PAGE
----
Alternative Fuels and Hybrids for Fleet Owners’ Savings

Alternative fuels and hybrid drive technologies are not only a step towards sustainability – they are also a great path toward cost efficiency

Embracing sustainability initiatives in your fleet’s fuel management means combining green practices with your fleet’s strategic objectives. Alternative fuels and hybrid drive technologies can certainly be integrated with great success.

While a lot of sustainability talk these days is about reducing fuel consumption and decreasing greenhouse gas emissions, these goals might seem a bit too far out of reach for truckers. When the topic, though, is practically merged with short-term fleet goals, offering more diversity in fuel and vehicle choice and lowering costs, then sustainability practices become much more functional and meaningful for fleet owners looking for effective innovations.

Let’s explore some of the top alternative fuels and hybrid drive technologies that can inspire you for your own sustainable practices and lead your fleet to a greener, less costly and more productive functioning.

Alternative fuels

Pulling away from using traditional fuels might not be an easy step initially, but understanding the benefits of alternative fuels certainly can help. In many cases, alternative fuels don’t come from finite fossil fuel resources, and so they’ve become a prerequisite for sustainability and energy independence. They are also generally greener. Check out two alternative fuels that are not at all obscure – both are already widely used across the U.S.


Let’s talk alcohol here. Ethanol is certainly a great alternative to gasoline, even if you don’t want to completely switch your fuel supply. It is already being added to regular gasoline, usually in a blend of 15% gasoline and 85% ethanol, sold as E85. The most common way of obtaining ethanol is from crops such as corn.

While there have been some concerns about potential food cost hikes because of the demand for corn, alternative ways of getting ethanol are currently being developed. That’s why Ethanol is certainly a biofuel worth considering — it allows a gradual switch from traditional to alternative fuel sources and does not affect vehicle performance significantly. Ethanol also allows for easier vehicle maintenance and decreases pollution check costs, which means it’s not only sustainable, but also good for your fleet’s finances.


Compressed natural gas (CNG) and liquid natural gas (LNG) are other biofuels that have been on the market for some time and have proven benefits. Retrofitting of vehicles to use CNG and LNG can be done easily and safely, and there are also ready-made vehicles available for sale now. A transition to these alternative fuels is rather smooth, as they don’t affect vehicle performance in terms of power, speed or acceleration. That’s why companies like Waste Management Inc. are planning to switch up to 80% of their trucks to natural gas. UPS is also doing the same.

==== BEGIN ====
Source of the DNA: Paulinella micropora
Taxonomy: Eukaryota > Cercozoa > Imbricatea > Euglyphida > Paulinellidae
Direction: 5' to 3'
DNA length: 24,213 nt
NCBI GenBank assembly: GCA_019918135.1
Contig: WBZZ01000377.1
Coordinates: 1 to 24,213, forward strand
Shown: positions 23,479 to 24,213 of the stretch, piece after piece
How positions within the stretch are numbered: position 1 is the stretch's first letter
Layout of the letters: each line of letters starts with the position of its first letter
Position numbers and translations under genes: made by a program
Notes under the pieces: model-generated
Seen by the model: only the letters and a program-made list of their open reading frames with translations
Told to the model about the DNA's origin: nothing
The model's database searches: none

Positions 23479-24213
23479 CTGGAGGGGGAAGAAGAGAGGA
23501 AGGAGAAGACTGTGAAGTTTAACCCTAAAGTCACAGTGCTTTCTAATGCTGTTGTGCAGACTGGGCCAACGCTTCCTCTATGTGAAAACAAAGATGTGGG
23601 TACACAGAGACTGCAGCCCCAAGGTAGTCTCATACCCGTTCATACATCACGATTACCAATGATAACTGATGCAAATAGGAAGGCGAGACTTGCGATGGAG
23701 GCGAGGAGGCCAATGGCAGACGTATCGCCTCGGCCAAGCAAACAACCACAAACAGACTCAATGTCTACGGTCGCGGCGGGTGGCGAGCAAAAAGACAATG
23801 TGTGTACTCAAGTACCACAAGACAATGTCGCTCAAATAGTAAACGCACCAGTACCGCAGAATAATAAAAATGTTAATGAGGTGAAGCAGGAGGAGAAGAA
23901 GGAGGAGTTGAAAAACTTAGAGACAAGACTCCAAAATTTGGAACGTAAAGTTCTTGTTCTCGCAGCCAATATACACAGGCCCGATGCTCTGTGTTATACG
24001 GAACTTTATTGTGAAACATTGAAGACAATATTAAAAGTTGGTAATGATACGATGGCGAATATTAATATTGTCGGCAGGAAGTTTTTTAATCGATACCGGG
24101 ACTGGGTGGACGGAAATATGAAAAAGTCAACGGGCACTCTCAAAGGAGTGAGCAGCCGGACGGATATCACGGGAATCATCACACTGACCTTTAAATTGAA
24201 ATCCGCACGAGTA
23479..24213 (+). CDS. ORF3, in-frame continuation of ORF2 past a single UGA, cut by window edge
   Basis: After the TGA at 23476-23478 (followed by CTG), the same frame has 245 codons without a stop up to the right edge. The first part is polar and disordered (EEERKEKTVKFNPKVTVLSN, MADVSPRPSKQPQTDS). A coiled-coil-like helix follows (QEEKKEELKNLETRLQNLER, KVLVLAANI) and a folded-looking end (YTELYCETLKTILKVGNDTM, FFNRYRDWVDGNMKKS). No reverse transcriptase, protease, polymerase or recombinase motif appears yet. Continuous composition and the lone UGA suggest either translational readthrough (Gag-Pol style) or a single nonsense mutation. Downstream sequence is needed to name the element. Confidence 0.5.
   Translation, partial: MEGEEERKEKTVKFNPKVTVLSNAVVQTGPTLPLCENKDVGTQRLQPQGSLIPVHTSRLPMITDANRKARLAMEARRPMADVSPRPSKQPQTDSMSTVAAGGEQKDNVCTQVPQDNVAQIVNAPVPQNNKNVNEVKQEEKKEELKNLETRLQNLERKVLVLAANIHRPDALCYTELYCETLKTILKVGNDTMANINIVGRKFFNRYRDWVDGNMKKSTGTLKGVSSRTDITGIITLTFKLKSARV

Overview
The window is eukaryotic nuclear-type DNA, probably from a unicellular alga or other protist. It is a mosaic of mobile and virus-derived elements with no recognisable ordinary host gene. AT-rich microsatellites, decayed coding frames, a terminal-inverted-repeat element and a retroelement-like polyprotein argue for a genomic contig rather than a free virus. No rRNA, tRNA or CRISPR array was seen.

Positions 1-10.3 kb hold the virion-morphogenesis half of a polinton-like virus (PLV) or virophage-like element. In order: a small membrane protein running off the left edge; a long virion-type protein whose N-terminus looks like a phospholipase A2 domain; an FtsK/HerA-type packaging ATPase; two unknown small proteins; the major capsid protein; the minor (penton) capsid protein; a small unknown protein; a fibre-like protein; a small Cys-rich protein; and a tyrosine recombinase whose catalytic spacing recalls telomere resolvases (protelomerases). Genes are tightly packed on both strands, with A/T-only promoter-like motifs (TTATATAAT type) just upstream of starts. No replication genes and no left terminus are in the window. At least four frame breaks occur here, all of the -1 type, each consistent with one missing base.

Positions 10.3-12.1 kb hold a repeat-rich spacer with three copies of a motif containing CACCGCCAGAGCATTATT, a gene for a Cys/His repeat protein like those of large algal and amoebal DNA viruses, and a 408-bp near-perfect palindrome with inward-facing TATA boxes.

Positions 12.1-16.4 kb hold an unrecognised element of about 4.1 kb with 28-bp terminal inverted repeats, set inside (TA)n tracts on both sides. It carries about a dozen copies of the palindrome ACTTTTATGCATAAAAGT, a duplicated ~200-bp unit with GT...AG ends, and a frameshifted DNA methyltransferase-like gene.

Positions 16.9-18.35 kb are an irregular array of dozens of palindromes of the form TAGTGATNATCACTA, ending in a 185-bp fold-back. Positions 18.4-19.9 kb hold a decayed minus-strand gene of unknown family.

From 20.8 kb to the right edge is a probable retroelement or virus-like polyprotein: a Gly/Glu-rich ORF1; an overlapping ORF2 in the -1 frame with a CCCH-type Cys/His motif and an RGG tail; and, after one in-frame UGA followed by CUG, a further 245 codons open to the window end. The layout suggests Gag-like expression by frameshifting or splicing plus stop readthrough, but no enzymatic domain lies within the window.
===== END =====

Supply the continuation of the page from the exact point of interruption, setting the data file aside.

Natural gas is obtained by drilling, but it is available in much higher quantities in the U.S. than oil, so there are no serious concerns regarding available quantity. In its liquefied form, it is very energy dense, which means it gives a lot of power in a small quantity. In general, natural gas burns much cleaner than traditional fuels. It is also less expensive and currently not that susceptible to price hikes. More natural gas stations for trucks are expected in the foreseeable future.

Hybrid and electric drive technologies

With so many innovations in the field of hybrid and electric drive technologies, it’s simply a pity not to reap the benefits they offer in terms of sustainability and monetary savings. Let’s take a look at some of the newest and most innovative options in the field.


It’s worth checking out the XL Hybrids, nominated for the title of the most innovative company by Fast Company. As they saw the need for low cost hybrid options for urban pickups and vans, XL Hybrids set out to fill this niche, and they’ve done it well.

By incorporating an electric motor and lithium-ion batteries, they turned these gas-greedy vehicles into hybrids. The fuel savings work through regenerative braking – the process of breaking charges the batteries. Ultimately, this leads to a 20% reduction in fuel and emissions.

According to XL Hybrids, the switch to hybrid pays off only in a few years, and fleets can start with a few vehicles initially. Additionally, they have partnered with GM and Ford to assure that the retrofitting does not change the warranty on vehicles. FedEx and Coca Cola are already benefiting from XL Hybrids’ new technology.


It’s no coincidence that the slogan of the Freightliner Trucks’ Hybrid Electric series is “It pays to run clean.” The M2 106 Hybrid trucks use the Eaton parallel-electric hybrid system, which means they can use either diesel alone or together with the hybrid-electrical motor. They also use the method of regenerative braking, so no energy is lost in the breaking process – it is captured and reused.

Freightliner Trucks’ hybrids also have optional electronic power take off (ePTO), which is perfect for high-idling conditions. In ePTO mode, idle time is cut down by 87%, as is fuel consumption – by 60%. This leads to immediate savings for your fleet.

With the great number of innovations in alternative fuels and hybrid and electric drive technologies, it’s only a matter of time before these steadily replace traditional fueling methods. While sustainability and environmental protection are of high priority, the cost effectiveness of such technologies and fuels is also significant for fleet owners.

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